Posted: Sep 13, 2013 7:43 PM by Alex Backus - MTN News
Updated: Sep 13, 2013 7:44 PM
On Wednesday, a U.S. District Court denied a preliminary injunction, or order, from meatpacking organizations to block the U.S. Department of Agriculture's (USDA) implementation of new country-of-origin-labeling (COOL) regulations.
According to the North American Meat Association press release: "The rule imposes vast burdens on the industry with little to no countervailing benefit. It is compelling speech, in the form of costly and complex labels that do not directly advance a government interest."
The new labeling will require labels to indicate where the animal was born, raised and processed.
Right now, the labels are only required to list product of origin.
Following complaints filed from Canada and Mexico earlier this year, the World Trade Organization told the USDA to modify its rules because they were out of compliance.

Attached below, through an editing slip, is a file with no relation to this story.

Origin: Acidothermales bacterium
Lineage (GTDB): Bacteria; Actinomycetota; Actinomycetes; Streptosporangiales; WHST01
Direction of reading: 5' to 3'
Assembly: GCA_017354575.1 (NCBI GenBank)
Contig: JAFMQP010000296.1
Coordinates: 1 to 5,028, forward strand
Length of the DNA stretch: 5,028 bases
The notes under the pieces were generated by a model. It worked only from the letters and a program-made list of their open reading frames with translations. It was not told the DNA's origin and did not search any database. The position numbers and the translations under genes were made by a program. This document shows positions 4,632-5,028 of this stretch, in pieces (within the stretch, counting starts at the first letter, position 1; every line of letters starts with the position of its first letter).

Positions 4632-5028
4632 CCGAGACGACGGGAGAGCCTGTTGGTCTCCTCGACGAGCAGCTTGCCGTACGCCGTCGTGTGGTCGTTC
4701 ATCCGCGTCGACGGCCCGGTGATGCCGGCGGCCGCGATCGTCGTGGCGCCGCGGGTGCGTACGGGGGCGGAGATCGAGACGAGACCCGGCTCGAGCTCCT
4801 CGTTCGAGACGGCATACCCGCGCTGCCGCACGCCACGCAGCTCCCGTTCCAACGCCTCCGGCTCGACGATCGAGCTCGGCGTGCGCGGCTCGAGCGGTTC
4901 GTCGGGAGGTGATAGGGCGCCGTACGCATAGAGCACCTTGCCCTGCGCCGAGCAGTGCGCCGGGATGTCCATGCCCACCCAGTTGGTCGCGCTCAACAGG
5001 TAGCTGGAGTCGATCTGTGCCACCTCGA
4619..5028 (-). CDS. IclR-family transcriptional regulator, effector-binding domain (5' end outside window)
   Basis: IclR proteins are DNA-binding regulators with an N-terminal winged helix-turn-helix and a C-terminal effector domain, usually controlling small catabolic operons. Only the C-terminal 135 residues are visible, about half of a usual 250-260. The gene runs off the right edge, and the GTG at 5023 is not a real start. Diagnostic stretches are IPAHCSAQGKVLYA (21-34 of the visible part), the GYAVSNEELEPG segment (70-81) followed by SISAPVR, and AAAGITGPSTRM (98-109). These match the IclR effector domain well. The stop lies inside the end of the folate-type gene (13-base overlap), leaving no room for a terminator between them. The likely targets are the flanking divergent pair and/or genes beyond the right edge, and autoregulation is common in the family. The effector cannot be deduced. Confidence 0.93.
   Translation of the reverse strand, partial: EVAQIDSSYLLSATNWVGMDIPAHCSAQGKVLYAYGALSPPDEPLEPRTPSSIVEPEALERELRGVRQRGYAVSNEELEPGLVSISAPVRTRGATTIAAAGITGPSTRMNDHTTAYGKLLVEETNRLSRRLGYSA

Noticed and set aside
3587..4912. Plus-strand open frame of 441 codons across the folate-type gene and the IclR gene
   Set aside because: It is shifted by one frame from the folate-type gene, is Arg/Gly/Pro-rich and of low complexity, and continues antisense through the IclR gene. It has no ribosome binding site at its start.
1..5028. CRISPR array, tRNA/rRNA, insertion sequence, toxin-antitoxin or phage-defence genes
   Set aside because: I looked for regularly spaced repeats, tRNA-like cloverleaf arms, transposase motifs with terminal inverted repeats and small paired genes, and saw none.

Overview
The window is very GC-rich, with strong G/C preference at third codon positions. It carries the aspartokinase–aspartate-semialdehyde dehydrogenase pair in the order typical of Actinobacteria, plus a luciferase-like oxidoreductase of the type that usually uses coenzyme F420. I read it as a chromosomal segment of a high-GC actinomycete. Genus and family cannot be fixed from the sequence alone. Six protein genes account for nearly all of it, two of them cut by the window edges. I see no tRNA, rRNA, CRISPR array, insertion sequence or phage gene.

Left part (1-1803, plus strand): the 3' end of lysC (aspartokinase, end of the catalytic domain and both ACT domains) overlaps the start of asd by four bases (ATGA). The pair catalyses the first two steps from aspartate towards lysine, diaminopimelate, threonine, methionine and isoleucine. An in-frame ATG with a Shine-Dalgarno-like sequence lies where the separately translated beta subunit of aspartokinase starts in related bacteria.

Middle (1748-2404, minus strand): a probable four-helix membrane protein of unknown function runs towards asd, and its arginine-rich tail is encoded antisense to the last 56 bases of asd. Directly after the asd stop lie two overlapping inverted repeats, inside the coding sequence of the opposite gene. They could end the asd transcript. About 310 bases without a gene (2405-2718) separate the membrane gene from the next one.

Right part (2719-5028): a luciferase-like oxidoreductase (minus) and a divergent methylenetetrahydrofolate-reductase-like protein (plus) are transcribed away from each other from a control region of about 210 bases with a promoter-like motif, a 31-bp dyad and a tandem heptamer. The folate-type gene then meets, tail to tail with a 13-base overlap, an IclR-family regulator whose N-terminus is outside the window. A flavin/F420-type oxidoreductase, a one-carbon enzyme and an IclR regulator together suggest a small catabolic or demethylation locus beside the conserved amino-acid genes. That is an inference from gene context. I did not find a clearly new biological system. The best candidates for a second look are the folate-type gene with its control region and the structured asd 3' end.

Montana Stockgrowers Association says they continue efforts to put forth a labeling program that allows consumers to build brand loyalty around high quality, U.S. born and raised products
"[There's a] Fairly strong sentiment amongst ranching community in Montana to preserve the integrity and to put into place a country-of-origin labeling protocol for fresh meat, beef in particular, in the United States," said Errol Rice, Montana Stockgrowers Assoication Executive VP.
Consumers who spoke with KRTV are also supporting the new labeling.
"I think it's important to know where it's coming from, how it's getting there. It just has to be important to people because there's so many things out there that are not good that they're doing," Joyce Owens said.
Grocers agree; Great Falls grocery market 2J's only sells USA meat, and say their selections are about quality, not cost.
"Basically it's the right thing to do," said Michael Vetere, 2J's general manager. "It's what I would do for my family. I buy what we sell, and a lot of my thoughts and a lot of people at the store's thoughts are, if we wouldn't buy it should we be selling it?"
Vetere says it's important to present consumers with information about their food and their customers ask for it.
Now, the World Trade Organization will determine the next steps regarding new labeling. Officials at the Montana Stockgrowers Association say that could take between eight to 10 months.
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